Coffee Club franchisee in Court over 457 visa fraud

A Coffee Club café franchisee in Brisbane allegedly coerced an overseas worker to repay $18,000 of his wages by threatening to cancel his 457 skilled worker visa if he didn’t do so.  The accusations come amid the Turnbull Government’s proposed changes to the 457 visas which are common in Australia’s cooking profession.


A Coffee Club franchisee in the Nundah Village Shopping Centre in Brisbane is facing Court for allegedly threatening to cancel an employee’s 457 skilled worker visa unless he repaid $18,000 of his wages.

In fear of losing his position, the employee immediately withdrew the $18,000 cash.

Furthermore, despite the employee being entitled to a minimum annual salary of $53,000 stipulated under 457 visa rules, the employee was allegedly grossly underpaid. In total, the employee was allegedly underpaid by $23,546 between 2013 and 2015.

After investigation by the Fair Work Ombudsman, it was found that the worker, an Indian man in his late 20s sponsored on a 457 visa to work as a chef at the café, had been continually underpaid in his minimum hourly rates, casual leave, annual leave entitlements, overtime rates, weekend and public holiday rates. Also, he received no payment in lieu of notice of termination.

The Fair Work Ombudsman has said in a media release that these ‘cashback’ schemes are being increasingly used by companies to disguise underpaying employees and to exploit employees on skilled worker visas who may be desperate for work.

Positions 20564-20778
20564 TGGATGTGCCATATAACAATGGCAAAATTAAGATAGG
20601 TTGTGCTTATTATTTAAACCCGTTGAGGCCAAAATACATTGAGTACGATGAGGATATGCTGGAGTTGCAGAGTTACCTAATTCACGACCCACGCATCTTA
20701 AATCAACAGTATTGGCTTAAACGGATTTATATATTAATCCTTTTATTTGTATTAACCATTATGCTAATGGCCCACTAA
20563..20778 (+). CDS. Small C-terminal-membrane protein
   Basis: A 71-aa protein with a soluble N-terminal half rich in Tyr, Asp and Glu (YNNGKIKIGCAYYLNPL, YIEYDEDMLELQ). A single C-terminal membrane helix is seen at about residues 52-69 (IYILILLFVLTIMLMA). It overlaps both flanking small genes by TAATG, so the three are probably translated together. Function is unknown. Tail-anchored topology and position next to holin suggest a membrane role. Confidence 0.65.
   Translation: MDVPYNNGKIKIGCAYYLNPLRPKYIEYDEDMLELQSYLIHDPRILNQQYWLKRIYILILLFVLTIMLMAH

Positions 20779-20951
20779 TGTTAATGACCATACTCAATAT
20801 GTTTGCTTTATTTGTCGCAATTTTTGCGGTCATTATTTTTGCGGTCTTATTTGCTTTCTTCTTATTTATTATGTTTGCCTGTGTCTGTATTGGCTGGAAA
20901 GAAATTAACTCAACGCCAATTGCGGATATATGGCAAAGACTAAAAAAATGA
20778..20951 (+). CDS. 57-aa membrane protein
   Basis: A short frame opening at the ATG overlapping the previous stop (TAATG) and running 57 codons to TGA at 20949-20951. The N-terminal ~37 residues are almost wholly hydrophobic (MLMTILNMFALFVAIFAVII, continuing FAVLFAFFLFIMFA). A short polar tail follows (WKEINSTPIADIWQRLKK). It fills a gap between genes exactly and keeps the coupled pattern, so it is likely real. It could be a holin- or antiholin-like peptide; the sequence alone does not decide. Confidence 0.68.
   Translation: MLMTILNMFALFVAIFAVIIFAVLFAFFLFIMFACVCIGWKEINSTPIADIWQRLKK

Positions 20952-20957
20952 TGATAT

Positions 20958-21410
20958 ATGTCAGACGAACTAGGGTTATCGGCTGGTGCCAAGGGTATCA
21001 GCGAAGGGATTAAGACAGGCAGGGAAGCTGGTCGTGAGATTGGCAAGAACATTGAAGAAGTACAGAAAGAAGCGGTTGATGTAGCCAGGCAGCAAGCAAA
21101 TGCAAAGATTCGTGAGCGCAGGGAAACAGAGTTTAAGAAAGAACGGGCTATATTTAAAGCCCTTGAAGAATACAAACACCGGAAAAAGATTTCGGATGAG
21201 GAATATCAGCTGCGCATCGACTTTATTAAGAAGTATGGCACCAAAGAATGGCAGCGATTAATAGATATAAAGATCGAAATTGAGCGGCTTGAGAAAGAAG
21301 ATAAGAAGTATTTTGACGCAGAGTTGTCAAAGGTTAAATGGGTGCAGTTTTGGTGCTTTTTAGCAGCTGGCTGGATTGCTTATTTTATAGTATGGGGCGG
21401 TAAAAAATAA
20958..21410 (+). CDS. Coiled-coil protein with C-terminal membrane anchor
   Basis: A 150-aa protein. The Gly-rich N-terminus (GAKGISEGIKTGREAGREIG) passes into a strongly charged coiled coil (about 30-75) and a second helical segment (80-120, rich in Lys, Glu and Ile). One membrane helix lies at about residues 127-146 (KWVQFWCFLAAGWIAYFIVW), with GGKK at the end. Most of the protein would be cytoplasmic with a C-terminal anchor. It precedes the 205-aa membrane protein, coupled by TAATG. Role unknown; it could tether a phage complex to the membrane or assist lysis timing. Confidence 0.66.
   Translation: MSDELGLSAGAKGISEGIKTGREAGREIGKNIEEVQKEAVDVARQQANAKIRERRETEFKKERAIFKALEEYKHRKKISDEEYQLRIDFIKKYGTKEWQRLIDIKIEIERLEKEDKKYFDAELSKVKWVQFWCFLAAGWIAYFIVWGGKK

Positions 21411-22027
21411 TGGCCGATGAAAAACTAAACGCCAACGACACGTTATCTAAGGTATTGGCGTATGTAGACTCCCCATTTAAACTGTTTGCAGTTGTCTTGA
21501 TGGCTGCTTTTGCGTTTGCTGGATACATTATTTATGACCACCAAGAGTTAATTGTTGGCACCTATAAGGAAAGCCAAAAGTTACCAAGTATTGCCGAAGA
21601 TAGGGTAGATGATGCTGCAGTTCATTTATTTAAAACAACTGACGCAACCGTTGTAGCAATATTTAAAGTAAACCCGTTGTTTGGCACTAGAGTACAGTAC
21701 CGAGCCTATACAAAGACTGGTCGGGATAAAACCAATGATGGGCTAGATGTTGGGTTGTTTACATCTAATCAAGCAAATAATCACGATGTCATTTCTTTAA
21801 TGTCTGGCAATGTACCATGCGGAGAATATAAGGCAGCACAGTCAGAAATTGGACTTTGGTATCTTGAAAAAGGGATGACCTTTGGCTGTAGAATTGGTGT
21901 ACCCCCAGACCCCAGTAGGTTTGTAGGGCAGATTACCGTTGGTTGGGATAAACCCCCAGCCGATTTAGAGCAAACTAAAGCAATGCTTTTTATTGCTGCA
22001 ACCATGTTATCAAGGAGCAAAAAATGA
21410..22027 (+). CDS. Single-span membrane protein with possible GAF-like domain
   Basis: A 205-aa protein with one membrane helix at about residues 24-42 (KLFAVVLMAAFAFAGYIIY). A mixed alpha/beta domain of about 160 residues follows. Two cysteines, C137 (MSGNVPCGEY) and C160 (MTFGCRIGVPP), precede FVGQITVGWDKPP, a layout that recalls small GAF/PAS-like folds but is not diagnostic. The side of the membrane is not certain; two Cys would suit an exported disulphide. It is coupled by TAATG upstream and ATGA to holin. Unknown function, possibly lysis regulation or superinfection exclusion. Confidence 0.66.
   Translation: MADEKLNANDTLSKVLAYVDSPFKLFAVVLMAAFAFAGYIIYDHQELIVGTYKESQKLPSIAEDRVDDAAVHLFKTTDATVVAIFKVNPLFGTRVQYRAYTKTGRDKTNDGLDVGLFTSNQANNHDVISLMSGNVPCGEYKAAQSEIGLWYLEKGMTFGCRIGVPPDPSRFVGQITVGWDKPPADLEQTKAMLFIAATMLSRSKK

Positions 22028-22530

What laws has the Brisbane Coffee Club franchisee breached?

The unlawful cash back payment of an employee’s wages and the underpayment of the employee’s salary entitlements is in breach of the fair workplace provisions under the Fair Work Act 2009 (Cth).

Furthermore, the employer breached its obligations as a sponsor under the provisions of the Employer Sanctions legislation which prohibit employing a worker in breach of his visa conditions. It is a condition of the 457 visa that the employee be paid at or above the guaranteed salary approved by the Department of Immigration. In this case, the employee was required to be paid the minimum salary of $53,900.

 What are the implications of this breach?

The franchise business is liable to repay restitution to the employee for unpaid wages and is facing Court for a determination on penalties. The company can face a maximum of $54,000 per breach.

In addition to the franchisee’s liability, Mr Saandeep Chokhani and his wife’s company are facing Court for a decision on the penalties against the owners and managers of the business. Mr Chokhani faces a penalty of up to $10,800 per breach and the wife’s company Guara Nitai Pty Ltd which was the sponsor of the employee may face up to $54,000 per breach of the fair work provisions and $81,000 per breach of the Migration Amendment (Reform of Employer Sanctions) Act 2013.

The company will also be banned from future sponsorships due to the adverse finding that they have breached the law.

 What can your business learn from this?

This case is a timely reminder of the importance of ensuring workers are paid in accordance with Australian modern awards and legislation AND in accordance with the terms and conditions of the employee’s visa.

Employers can be held liable for breaches under both employment laws and immigration laws and penalties can be substantial for both a company and its directors, officers and decision-makers.

A range of self-education activities has recently been published by the Fair Work Ombudsman to assist employers with self-managed compliance. These resources can be found in the Online Learning Centre at

If you are unsure whether you are compliant with workplace and immigration laws, we can assist with a workplace assessment in order to identify and rectify any issues. Employers should be aware that migrant workers are entitled to the same pay and work conditions as Australian employees and visa holders must be employed in accordance with their visa conditions.

Contact us on for assistance.

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